“I managed to improve upon the existing main menu, by adding a 3D background of our current environment, changing a few fonts, and adding some jazzy background music. I also added background music to the in-game environment. Further, I began looking into our demo configuration, since we will need 4 computers and multiple Oculus Rifts. I’m looking into which players need/should have an Oculus Rift, and will try to maximize our setup so that the demo is enjoyable, easy to setup/take down, and has the power to run everything smoothly without performance issues or in-game sickness arising.”
“Last week I wrote a script which allows players to open and close doors. This is done by rotate the door around an axis. The transform of the door is computed at every moment directly. Perhaps it would be easier to implement using hinge joints, though I didn’t look into that. Also I attached a UI canvas to the player, and show a message when the player is pointing at a prop.”
Grayson continued to add to/debug the working environment. We’ve been having some significant collider and lighting issues, which Grayson has been looking into and fixing. He also found a router for us to use, which we have already performed testing with.
Accomplishments Made by Team
We pretty much just debugged the project, and improved certain aspects in terms of visual appeal and performance. The weekend before Thanksgiving, all three of us met up and tested the game across multiple computers. We did not get to do too much functional testing, but it gave us an idea of how many problems we still had, and how far we have yet to go before we have a polished game. At this point, the game is fully functional (without respawning).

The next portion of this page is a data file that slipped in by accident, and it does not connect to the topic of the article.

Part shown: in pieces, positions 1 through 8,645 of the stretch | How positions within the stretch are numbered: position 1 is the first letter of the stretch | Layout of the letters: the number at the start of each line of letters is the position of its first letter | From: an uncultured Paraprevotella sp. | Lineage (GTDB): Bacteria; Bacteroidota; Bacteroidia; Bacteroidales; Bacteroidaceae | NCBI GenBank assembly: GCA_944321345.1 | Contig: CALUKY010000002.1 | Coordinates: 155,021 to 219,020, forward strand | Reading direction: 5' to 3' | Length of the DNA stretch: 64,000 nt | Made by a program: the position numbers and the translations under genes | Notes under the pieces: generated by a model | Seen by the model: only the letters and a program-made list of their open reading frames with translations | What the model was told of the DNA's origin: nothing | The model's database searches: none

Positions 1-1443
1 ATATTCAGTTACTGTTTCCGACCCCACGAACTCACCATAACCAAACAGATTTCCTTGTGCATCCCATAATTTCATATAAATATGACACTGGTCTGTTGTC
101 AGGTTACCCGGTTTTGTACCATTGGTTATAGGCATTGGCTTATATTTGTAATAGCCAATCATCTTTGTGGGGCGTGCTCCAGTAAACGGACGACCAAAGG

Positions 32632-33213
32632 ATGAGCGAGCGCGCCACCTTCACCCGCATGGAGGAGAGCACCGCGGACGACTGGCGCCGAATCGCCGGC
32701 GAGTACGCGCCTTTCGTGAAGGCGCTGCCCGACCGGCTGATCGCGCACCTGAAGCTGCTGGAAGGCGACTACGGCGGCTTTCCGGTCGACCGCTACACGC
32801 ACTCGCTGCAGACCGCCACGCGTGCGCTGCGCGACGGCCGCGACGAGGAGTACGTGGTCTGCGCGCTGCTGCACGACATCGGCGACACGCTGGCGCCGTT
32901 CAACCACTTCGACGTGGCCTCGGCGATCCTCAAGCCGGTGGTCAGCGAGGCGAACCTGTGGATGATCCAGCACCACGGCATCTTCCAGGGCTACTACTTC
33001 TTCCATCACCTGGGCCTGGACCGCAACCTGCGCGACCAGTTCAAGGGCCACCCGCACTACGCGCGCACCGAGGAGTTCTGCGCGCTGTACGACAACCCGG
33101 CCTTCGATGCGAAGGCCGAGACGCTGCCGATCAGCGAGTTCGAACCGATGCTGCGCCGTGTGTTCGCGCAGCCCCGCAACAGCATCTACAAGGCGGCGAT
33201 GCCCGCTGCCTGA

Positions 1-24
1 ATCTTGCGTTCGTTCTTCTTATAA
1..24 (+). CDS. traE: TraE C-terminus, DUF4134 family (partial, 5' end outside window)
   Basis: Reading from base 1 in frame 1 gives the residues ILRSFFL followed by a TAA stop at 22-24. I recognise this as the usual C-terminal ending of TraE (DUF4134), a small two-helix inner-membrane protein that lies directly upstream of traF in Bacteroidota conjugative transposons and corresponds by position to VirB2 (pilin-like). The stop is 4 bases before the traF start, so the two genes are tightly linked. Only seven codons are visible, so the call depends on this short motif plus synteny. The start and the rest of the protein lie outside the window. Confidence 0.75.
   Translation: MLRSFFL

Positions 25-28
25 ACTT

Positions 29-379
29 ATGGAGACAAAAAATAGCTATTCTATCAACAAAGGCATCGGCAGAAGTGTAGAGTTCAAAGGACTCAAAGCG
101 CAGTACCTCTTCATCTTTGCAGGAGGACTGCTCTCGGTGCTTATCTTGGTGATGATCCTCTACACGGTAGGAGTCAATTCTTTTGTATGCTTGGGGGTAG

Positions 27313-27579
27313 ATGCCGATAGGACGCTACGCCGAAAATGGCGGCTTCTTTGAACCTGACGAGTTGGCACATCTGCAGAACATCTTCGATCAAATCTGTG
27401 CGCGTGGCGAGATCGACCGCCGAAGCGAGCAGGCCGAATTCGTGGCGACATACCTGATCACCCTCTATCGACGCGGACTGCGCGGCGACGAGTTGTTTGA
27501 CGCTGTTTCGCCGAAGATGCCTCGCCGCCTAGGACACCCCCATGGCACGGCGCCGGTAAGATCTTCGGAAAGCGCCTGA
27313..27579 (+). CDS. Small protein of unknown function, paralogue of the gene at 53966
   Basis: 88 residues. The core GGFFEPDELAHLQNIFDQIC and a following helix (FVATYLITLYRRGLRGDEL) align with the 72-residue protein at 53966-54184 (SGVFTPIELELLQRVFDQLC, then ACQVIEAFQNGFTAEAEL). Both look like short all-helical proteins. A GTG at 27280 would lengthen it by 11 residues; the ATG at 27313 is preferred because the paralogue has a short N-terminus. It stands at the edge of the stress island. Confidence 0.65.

Andrew found out that the newer Oculus Runtimes are not functional with laptops with more than one GPU device, which we planned on using for the demo. This was discovered during our play testing. Andrew is also having a couple issues with sound, which shouldn’t be much of an issue to fix.
Grayson is still finding issues with colliders concerning the player (clipping), so he is looking for alternate player models (and possible looking at on trigger effects) to see what the issue is. At this moment, the player can go through pretty much everything.
Sizhuo ran into several coding issues, mostly with learning new techniques with updating transforms of objects.
Plans for the Next Week
Andrew plans on adding sound effects to the game and improving the in-game UI appeal, as well as debug some issues in the game as a whole. He also plans on searching for option in terms of project presentation, as well as scheduling time to perform more play testing with multiple computers in different setups.
Sizhuo will also focus on debugging, and possibly adding a respawn mechanism that will reset hiders once they are killed (we may incorporate a point system to determine a winner).
Grayson will apply the finishing touches to the environment, including debugging, adding the final props, and assigning prop tags to objects, to set up what objects players can turn into.
As planned, the game is in a running state, though still rough. But now that the end of the semester is coming close, we can spend most of our time improving the project so it is more appealing to play, instead of rushing to have a functioning product. We will perform more play testing, and possibly meet with the professor to discuss setup options, and to get advice on what we should improve upon with our limited remaining time.